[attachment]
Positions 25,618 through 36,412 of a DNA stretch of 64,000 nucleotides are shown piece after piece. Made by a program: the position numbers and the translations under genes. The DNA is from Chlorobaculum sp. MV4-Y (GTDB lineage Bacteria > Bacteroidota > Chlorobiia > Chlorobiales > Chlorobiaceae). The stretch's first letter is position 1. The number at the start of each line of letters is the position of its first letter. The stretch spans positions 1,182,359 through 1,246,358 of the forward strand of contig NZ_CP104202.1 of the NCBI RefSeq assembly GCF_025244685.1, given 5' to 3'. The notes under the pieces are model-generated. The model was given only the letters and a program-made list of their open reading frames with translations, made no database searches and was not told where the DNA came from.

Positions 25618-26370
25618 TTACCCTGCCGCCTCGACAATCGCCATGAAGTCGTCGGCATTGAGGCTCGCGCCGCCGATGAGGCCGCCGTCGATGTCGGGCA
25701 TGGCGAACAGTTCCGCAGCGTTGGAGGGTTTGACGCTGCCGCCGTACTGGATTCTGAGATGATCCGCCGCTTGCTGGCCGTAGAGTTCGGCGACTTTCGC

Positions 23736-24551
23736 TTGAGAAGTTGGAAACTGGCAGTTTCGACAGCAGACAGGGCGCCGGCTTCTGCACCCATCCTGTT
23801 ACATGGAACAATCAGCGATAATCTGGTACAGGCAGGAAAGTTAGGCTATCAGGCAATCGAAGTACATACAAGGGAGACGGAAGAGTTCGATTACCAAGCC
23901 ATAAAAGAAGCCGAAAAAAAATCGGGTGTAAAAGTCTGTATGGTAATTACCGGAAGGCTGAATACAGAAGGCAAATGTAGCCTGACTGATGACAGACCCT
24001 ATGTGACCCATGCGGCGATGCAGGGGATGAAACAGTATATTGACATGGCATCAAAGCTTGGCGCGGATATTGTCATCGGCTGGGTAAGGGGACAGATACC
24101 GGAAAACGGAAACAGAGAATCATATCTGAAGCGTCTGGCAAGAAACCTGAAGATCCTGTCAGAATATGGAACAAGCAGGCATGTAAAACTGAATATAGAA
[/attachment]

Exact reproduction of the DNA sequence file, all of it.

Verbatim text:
Positions 25,618 through 36,412 of a DNA stretch of 64,000 nucleotides are shown piece after piece. Made by a program: the position numbers and the translations under genes. The DNA is from Chlorobaculum sp. MV4-Y (GTDB lineage Bacteria > Bacteroidota > Chlorobiia > Chlorobiales > Chlorobiaceae). The stretch's first letter is position 1. The number at the start of each line of letters is the position of its first letter. The stretch spans positions 1,182,359 through 1,246,358 of the forward strand of contig NZ_CP104202.1 of the NCBI RefSeq assembly GCF_025244685.1, given 5' to 3'. The notes under the pieces are model-generated. The model was given only the letters and a program-made list of their open reading frames with translations, made no database searches and was not told where the DNA came from.

Positions 25618-26370
25618 TTACCCTGCCGCCTCGACAATCGCCATGAAGTCGTCGGCATTGAGGCTCGCGCCGCCGATGAGGCCGCCGTCGATGTCGGGCA
25701 TGGCGAACAGTTCCGCAGCGTTGGAGGGTTTGACGCTGCCGCCGTACTGGATTCTGAGATGATCCGCCGCTTGCTGGCCGTAGAGTTCGGCGACTTTCGC

Positions 23736-24551
23736 TTGAGAAGTTGGAAACTGGCAGTTTCGACAGCAGACAGGGCGCCGGCTTCTGCACCCATCCTGTT
23801 ACATGGAACAATCAGCGATAATCTGGTACAGGCAGGAAAGTTAGGCTATCAGGCAATCGAAGTACATACAAGGGAGACGGAAGAGTTCGATTACCAAGCC
23901 ATAAAAGAAGCCGAAAAAAAATCGGGTGTAAAAGTCTGTATGGTAATTACCGGAAGGCTGAATACAGAAGGCAAATGTAGCCTGACTGATGACAGACCCT
24001 ATGTGACCCATGCGGCGATGCAGGGGATGAAACAGTATATTGACATGGCATCAAAGCTTGGCGCGGATATTGTCATCGGCTGGGTAAGGGGACAGATACC
24101 GGAAAACGGAAACAGAGAATCATATCTGAAGCGTCTGGCAAGAAACCTGAAGATCCTGTCAGAATATGGAACAAGCAGGCATGTAAAACTGAATATAGAA